Time Travel


We need to accept God's answers to our requests. Have you ever realized that it was a good thing that you didn't get what you had been praying for?

One of the standard plot devices of science fiction TV shows is the fantasy of time travel. What fun it is to go back into history and interact with famous people and witness famous events! Ever seen one of the “Back to the Future” series with Michael J. Fox and Christopher Lloyd?

Inevitably, though, the travelers try to “fix” something in the past, just a little thing, and it ends up having a huge and unintended impact on the future. There’s a connection here with prayer (no, really—I’m serious.)

Remember the story of how King Hezekiah was mortally ill with a severe infection and was dying at age 39? He turned his face to the wall and prayed passionately that the Lord would extend his life. God not only answered that prayer, but he gave his ailing king a sign that healing was on the way—the sun’s shadow went backward on his father Ahaz’s sundial staircase.

“Ordinary” Bible miracle, right? God decided to honor Hezekiah’s request with an extension on his life—15 more years. But if God had chosen to say "No," it may be that he could foresee some worse things happening. In fact, during that extension to his life Hezekiah sired a son who at age 12 would succeed him. His name was Manasseh, and he was so wretched and evil that God decided to be done with Judah.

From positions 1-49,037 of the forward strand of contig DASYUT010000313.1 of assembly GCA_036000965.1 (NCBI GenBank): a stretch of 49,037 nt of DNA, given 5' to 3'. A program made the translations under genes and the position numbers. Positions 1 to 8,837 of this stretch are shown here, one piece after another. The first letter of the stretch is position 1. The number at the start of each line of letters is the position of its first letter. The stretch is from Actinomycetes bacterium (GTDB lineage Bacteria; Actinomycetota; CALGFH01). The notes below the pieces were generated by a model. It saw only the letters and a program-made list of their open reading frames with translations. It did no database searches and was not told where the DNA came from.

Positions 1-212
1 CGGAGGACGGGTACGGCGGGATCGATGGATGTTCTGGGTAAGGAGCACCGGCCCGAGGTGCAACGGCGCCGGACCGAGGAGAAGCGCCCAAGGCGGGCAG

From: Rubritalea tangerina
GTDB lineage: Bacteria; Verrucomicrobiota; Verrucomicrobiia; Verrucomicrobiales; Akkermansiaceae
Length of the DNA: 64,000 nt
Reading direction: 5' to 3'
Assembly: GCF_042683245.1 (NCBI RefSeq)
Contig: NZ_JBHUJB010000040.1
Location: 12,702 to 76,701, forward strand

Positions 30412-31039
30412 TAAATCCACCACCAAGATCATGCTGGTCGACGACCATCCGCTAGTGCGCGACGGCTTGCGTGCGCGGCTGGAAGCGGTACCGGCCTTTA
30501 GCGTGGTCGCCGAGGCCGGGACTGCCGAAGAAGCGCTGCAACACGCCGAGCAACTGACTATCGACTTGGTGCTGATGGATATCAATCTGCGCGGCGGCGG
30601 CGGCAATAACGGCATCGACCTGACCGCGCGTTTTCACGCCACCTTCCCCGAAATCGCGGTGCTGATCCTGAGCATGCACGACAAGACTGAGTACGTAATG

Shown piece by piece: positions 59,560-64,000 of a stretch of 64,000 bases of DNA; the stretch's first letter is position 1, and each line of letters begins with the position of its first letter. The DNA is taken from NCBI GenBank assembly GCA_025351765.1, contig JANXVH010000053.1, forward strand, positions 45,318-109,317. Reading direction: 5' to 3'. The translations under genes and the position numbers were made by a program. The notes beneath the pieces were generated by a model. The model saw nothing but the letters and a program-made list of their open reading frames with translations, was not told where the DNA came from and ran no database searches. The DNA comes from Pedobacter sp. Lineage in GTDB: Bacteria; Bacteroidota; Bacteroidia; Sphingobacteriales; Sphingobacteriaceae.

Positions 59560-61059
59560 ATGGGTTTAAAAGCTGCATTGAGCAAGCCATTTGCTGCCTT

2 Kings 21:10-14 says, “The Lord said through his servants the prophets, “Manasseh king of Judah has committed these detestable sins. He has done more evil than the Amorites who preceded him and has led Judah into sin with his idols. Therefore…I am going to bring such disaster on Judah and Jerusalem that the ears of everyone who hears of it will tingle….I will forsake the remnant of my inheritance and hand them over to their enemies. They will be looted and plundered by their foes…”

‘Tis good to pray and pray persistently and pray passionately. But ‘tis also good to accept a “No” or “Later” cheerfully from God, trusting that He can see all future outcomes and realizing that we might have been requesting something that would turn out disastrously.

 With the benefit of hindsight, have you ever realized that it was a good thing that you didn’t get what you had been praying for?

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